Friday, 25 June 2010

Farewell to homoeopathy


It's taken me a while but I've finally bidden farewell to my fling with homoeopathy.

Last week I took my homoeopathic textbooks and deposited them in the Olney Oxfam bookshop. I wish them well but my conscience wouldn't allow me to keep them any longer.

In the late 1980s I developed a real interest and did some formal training at the Royal London Homoeopathic Hospital just next door to Great Ormond Street Children's Hospital. I found it fascinating and intriguing since it offered such a wholistic approach to patients, treating the person and his or her peculiar mix of symptoms and traits, rather than a focus on conditions.It was pointed out however that homoeopathy in its original form is purely a system of treatment and has nothing to say about causation of disease or even diagnosis (a point not often apparent to many of its adherents who just like the sound of it's 'natural' basis).

However over the years I have accepted that there is just no evidence for it's efficacy, and that despite serious efforts to find some (see the work of Professor Edzard Ernst at Exeter   in  his Trick or treatment), it really is just a placebo effect. Largely but not entirely harmless but no more likely to help than a placebo.

I began to think that the real value of homoeopathy was in the extraordinary interest that the homoeopath takes in the patient. The minutiae of a patient's complaint and personality are all probed, almost in a pyschoanalytic way and often the patient comes away (albeit with various exotic 'tablets' such as pulsatilla and nux vomica) from the experience beginning to feel better already. "Somebody has taken me seriously, somebody understands me". It's not a bad conclusion for the patient and one that allopathic doctors (that's orthodox doctors like me) would to well to muse on.

Thursday, 10 June 2010

Don't listen to the patient!

With apologies to Sir William Osler. For it was he, who is an icon of medical education and a former Regius professor of medicine at Oxford, who coined the aphorism, 'listen to the patient, they are telling you the diagnosis'.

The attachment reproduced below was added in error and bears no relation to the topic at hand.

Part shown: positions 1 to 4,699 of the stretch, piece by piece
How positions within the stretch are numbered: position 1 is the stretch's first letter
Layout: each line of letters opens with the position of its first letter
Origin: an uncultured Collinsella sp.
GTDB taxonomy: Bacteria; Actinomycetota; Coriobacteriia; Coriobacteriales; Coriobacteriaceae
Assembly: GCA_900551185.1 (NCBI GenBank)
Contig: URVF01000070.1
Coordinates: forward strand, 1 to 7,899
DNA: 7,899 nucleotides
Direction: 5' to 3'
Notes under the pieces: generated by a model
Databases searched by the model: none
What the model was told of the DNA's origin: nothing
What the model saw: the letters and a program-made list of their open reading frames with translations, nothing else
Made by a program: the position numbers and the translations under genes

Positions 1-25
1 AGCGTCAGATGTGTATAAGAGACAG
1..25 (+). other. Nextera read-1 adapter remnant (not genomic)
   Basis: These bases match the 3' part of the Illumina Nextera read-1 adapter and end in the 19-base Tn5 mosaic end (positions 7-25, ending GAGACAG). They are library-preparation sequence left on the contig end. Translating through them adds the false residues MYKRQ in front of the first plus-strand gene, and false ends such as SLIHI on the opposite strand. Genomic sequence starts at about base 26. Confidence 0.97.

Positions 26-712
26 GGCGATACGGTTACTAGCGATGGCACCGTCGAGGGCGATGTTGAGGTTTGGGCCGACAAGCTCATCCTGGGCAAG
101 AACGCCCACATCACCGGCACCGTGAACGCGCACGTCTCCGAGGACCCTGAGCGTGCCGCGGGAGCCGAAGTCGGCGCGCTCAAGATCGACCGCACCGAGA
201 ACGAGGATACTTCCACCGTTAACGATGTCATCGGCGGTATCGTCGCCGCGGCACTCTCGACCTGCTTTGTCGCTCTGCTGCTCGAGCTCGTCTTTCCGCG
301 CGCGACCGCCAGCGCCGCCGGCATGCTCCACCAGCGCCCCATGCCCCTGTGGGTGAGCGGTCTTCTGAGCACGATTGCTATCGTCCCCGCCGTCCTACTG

The aphorism is indeed incredibly useful and a reminder of just how important history taking is in the practice of medicine. With today's over reliance on high tech scanning and other tests, it is a reminder that the fundamental skill of carefully and actively listening to the patient tell their story, remains central to diagnosis.

But...patients can lead you astray. I saw this 30 year old chap yesterday. He told me that he had been doing some gardening the previous bank holiday weekend and had strained his upper back. I confess I wasn't hugely concerned and had a very cursory look at his mid-back and palpated the paraspinal muscles to elicit some tenderness. As I sat down to suggest anti-inflammatories, he pointed out just a couple of spots over his antero-lateral chest. All too slowly the penny dropped and I had a more thorough look at his back-and there they were, the tell tale clusters of papules of herpes zoster.

I couldn't believe that I had not noticed them during my first look at his upper back. But I was looking and not seeing. Already accepting his account of the explanation of his pain, and sadly not using my own judgement, I was composing a quick response whlst 'looking' and hoping to catch up in a busy clinic. Quite simply he lead me astray!

The Long Walk

It's always a bit chancy to give someone a book. A little like recommending a restaurant. Will others like it? Will the service be as go...